Gateway Adds Entry Opteron Tower Server, Windows NAS Arrays
Published: March 21, 2007
by Timothy Prickett Morgan
Server and PC maker Gateway continues to expand its catalog of servers that use the Opteron processors from Advanced Micro Devices. Having begun shipments of two-socket and four-socket Opteron machines back in November 2006, Gateway is now peddling a single-socket machine that supports Athlon 64 or Opteron 1000 series processors in an effort to go after the volume SMB customer base.
Gateway does, of course, sell a line of Intel Xeon-based servers that offer similar functionality as the Opteron-based servers and custom motherboards, too, which Gateway creates with its Taiwanese partner, Inventec. And while Mark Tanguay, senior group manager for servers and storage at Gateway says that the company is being agnostic about its X64 chip sourcing, this particular entry Opteron server is a key part of Gateway's push into the SMB space. The prior Opteron machines were relatively big iron, and had much higher price points. But by using the dual-core Athlon 64 3500+ processor in the new E-9232T tower server, the company can hit a very aggressive $699 price point and still deliver a relatively powerful machine with lots of features. Gateway's current entry tower product, the E-9220T, has a $599 entry price point, but only supports Intel's Celeron D and Pentium D processors--not exactly modern technology, and certainly not high performance processors.
The E-9232T server can come with that 2 GHz Athlon 64 3500+ chip, or it can be equipped with dual-core Opteron Rev F 1210, 1212, and 1216 processors, which run at 1.8 GHz to 2.4 GHz and which have more bandwidth into main memory and I/O than the Althon chip has. The tower is also ready to run AMD's quad-core "Barcelona" chip, when it begins shipping around June or July.
The server has four DDR2 memory sockets and supports up to 8 GB of main memory. It has room for four 3.5-inch SATA-II disks (for up to 3 TB of storage using 750 GB disks), and has onboard RAID 1, 5, and 10 data protection on the disks. The server comes with two Gigabit Ethernet ports on the motherboard, and five PCI slots for peripheral expansion.
Like the other Xeon and Opteron servers that Gateway announced last year in an effort to push into this lucrative space (well, more lucrative than PCs, anyway), the E-9232T tower server supports the Gateway Lights Out, or GLO, adapter card, which allows remote keyboard, video, and mouse (KVM) and remote media (such as CDs and DVDs) over the Internet. The GLO card, which costs $149, means servers can be remotely administered without needing to add special KVM switches on the front end of the servers; each server has its own Web address, and the GLO card has a baby Web server in it that links back into the service processor built into the machine.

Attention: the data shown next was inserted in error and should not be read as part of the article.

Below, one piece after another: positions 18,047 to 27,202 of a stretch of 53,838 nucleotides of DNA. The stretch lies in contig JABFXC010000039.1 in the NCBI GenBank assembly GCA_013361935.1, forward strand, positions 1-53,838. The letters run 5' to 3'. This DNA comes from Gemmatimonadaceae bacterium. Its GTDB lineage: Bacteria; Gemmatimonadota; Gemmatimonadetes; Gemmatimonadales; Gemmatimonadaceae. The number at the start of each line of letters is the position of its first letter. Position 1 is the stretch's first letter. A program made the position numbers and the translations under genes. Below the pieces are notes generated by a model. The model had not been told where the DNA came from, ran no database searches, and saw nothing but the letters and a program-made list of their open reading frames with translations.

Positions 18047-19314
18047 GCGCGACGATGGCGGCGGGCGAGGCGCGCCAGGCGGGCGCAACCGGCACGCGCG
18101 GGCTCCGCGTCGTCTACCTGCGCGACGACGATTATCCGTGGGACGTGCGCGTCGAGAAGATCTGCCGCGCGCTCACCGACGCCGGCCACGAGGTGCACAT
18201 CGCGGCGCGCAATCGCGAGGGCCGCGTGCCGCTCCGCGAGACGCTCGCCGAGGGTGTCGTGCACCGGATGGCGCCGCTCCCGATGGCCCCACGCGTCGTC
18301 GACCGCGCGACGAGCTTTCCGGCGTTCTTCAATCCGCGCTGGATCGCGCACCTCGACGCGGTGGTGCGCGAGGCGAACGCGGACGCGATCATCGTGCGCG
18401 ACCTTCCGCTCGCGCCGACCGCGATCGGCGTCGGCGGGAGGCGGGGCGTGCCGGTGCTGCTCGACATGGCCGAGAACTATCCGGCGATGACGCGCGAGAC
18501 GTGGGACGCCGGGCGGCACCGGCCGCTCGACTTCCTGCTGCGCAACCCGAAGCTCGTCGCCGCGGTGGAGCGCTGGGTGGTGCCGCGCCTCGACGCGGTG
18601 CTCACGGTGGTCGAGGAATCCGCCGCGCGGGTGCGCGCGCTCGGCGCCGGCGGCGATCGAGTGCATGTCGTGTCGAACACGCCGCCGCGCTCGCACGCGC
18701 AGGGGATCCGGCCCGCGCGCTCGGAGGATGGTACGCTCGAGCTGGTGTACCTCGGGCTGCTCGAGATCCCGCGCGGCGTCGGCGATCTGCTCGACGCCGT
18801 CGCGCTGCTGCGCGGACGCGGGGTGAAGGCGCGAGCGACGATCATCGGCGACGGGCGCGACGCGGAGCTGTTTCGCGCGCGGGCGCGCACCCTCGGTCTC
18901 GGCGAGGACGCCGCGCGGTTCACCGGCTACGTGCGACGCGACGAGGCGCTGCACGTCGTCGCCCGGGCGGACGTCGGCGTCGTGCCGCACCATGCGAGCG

The base E-9232T server with the 2 GHz Althon 3500+ chip has 512 MB of memory and a single 80 GB SATA drive. Moving up to the dual-core 1.8 GHz Opteron 1210 processor boosts the price to $999, and with the top-end Opteron 1216 part, which clocks at 2.6 GHz, the base box costs $1,599. Prices do not include an operating system. Windows Server 2003 R2 and Windows Small Business Server 2003 R2 can be pre-configured on the machine, but you are on your own if you want Linux. Tanguay says that Gateway makes available the drivers for customers who want to run Linux, and that the current Red Hat and Novell distributions have been certified on the machine; but customers are on their own when it comes to support for Linux.
In addition to the new entry Opteron server, Gateway has announced five new network attached storage (NAS) arrays based on Microsoft's Windows Storage Server 2003 R2, which are based on its most recent Intel Xeon and AMD Opteron tower and rack servers. These NAS arrays have the same remove KVM features as the servers--which is a key selling point as far as Gateway is concerned.
Base configurations of these NAS arrays run from $2,677 to $2,897, including the cost of the Microsoft storage software and a single 80 GB SATA-II drive. The NAS arrays support 15K RPM SAS and 7200 RPM SATA-II disks. The E-9520T NAS box has the most expandability of the five machines, and is based on a two-socket Intel motherboard and the quad-core "Clovertown" Xeon 5300 chip. With two 1.86 GHz Clovertowns--that's eight cores in total--4 GB of cache memory, and two RAID arrays with five each of the 300 GB SAS disks, this NAS box costs $16,598.
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